Michel Foucault: The Cultivation of the SelfMichel Foucault (1926-1984) spent much of the later part of his studies on the idea of the care of the self and cultivation of the self. He defined such care as using ones own reason to ascertain who one is and how he can be his best. Foucault takes several perspectives on this theme, from medical to phenomenological, to develop his focus on finding out who one is, the goal of the care of the self. Humans failure to attain and nurture this self results in the decay of this self.
Foucault saw his writings on this and other concepts as part of a philosophy known as the art of living. The art of living in this sense means one whose main purpose is to be like no one else. As such, he felt he was directly useful to the public because he created new possibilities for life. His care for his own self allowed for the possibility that he could aid others in doing the same. He was trying to develop a way for one to work on himself, which would let one invent a way of being that is still improbable. Foucault did not address himself to a broad audience; rather, he used his project of the are of the self as a model for oppressed minorities who had no voice of their own.
Foucault was fascinated by what one or a group has to suppress and reject to form a positive conception of itself. He believed that our conception of ourselves as subjects depends on controlling or excluding whole classes of people who do not fit our Enlightened category of normal. The same devices we use to understand and control these marginalized groups are also essential to understanding and controlling normal individuals. This practice is always executed by power. Therefore, who we are is itself the result of the exercise of this power. In this sense, power serves as the other side of knowledge. For Foucault, power produces knowledge and each one directly implies the other. It is impossible for power to be exercised without knowledge, and it is impossible for knowledge not to procure power. There is no power relation without the correlative constitution of a field of knowledge, nor any knowledge that does not presuppose and constitute at the same time power relations. We must know what something is to have power over it, just as to know something is to have power over it. Knowledge, therefore, is power.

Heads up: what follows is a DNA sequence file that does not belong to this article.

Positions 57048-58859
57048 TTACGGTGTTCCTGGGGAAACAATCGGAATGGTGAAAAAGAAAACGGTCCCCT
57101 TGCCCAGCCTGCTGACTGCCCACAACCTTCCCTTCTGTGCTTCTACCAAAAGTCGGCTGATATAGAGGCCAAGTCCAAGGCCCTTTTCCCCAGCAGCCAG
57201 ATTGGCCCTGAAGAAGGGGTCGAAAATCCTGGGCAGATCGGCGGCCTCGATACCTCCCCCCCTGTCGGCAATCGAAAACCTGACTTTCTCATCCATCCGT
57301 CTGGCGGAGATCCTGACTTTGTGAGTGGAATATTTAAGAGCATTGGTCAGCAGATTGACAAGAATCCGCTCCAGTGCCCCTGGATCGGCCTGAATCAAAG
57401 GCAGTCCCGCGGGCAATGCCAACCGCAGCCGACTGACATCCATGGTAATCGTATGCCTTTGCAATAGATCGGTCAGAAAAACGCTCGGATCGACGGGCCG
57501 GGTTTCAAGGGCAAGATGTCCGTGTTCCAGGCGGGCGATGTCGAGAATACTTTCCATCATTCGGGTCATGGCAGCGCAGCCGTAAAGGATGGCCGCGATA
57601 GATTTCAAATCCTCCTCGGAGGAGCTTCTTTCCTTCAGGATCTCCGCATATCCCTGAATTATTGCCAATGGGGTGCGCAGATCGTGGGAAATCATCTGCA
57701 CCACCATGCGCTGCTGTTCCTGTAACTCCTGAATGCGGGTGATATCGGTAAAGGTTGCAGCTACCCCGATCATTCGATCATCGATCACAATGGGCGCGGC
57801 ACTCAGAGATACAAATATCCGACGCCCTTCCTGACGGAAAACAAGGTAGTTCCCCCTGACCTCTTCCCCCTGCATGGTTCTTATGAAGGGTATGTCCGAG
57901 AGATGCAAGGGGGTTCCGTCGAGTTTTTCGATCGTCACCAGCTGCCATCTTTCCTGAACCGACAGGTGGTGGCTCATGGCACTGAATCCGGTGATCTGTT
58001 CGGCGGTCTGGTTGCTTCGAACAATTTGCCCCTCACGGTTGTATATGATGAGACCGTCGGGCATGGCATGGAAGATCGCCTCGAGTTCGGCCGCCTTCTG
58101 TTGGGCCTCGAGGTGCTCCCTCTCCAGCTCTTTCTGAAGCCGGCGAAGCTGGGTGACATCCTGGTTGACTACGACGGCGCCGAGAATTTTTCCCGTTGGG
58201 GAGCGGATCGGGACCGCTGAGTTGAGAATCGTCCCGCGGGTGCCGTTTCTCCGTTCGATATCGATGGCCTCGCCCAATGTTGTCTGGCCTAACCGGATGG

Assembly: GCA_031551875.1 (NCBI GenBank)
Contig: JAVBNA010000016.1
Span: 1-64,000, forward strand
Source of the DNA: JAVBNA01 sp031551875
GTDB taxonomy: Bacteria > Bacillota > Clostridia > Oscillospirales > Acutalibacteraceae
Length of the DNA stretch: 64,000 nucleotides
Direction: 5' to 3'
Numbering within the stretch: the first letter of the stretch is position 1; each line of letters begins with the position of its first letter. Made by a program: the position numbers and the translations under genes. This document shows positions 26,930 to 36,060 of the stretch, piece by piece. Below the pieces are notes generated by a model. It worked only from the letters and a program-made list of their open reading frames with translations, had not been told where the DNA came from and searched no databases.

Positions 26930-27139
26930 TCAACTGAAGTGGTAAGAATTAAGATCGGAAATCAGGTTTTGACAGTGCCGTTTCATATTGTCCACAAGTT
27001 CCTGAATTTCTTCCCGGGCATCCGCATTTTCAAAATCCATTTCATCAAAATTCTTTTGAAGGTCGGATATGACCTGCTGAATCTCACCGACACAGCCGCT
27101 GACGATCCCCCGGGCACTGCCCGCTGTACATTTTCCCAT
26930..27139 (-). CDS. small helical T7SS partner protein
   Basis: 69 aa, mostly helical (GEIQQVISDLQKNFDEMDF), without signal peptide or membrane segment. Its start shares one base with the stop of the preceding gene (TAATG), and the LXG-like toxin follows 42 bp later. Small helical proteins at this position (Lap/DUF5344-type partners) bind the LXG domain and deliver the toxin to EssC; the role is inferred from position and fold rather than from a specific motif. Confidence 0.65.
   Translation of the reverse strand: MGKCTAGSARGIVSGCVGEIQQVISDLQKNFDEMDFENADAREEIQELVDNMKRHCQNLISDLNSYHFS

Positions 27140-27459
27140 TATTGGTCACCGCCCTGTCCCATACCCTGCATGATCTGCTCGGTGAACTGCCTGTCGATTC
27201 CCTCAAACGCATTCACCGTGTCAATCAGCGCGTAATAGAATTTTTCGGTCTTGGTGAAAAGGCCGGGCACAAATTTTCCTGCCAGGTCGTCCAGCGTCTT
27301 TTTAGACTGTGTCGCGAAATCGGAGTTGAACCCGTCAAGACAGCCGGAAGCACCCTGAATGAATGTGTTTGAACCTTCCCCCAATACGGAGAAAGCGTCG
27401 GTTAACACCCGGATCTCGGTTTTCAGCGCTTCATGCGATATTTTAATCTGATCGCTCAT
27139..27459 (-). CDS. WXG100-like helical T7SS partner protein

Though power comes through individuals, most often it is not under their control. Power creates subjects; it is not exercised by them. Efforts to rationalize or humanize power only result in an exercise of new forms of it by creating new ways of knowing what subjects are. New forms of both power (control) and knowledge go together.
However, the subject or individual does not disappear, but his determined unity is called into question. Foucault never denied that the subject exists, although he sometimes fictionalized the self in his writings. This self is not metaphysically free, but neither is it actually a fiction. The inevitable prohibition in the practice of power enables its own potential undoing because it creates the possibility of a new infraction. As a result, Foucault sees power as productive, and the subject it produces (forms of power) can be productive as well. So although the subject is not the final reality underlying history, it is a complex product of history and this ground of thought.
Because of the idea that the self is not given to us, Foucault argued that we have to create ourselves as a work of art, to think of life and art together. The are of the self was inventing who one can be, not the process of discovering who one really is. The creation of art was Foucaults model for the care of the self. Accordingly, he viewed lives aesthetically; i.e. the artistic creation of the self must use elements which one already faces.
Foucault suggests that we approach our self-cultivation in an artistic sense, but he argues that one of the most important aspects of the activity devoted to oneself is that is constitutes a true social practice. Taking care of oneself is not relegated to just exercising, meditation, readings, and the recollection of truth, although all these are necessary. There are also the conversations we have with friends, directors and confidantes. Through this type of correspondence one may reveal the state of ones soul or solicit advice, similar to Heideggers notion of self-disclosure. It also allows the possibility for one to reactualize for himself his own advice by giving his advice to others and thereby constitutes a beneficial exercise for the giver. An entire activity of communicating and writing developed around the care of the self because the work of oneself on oneself and disclosing with others were indelibly linked.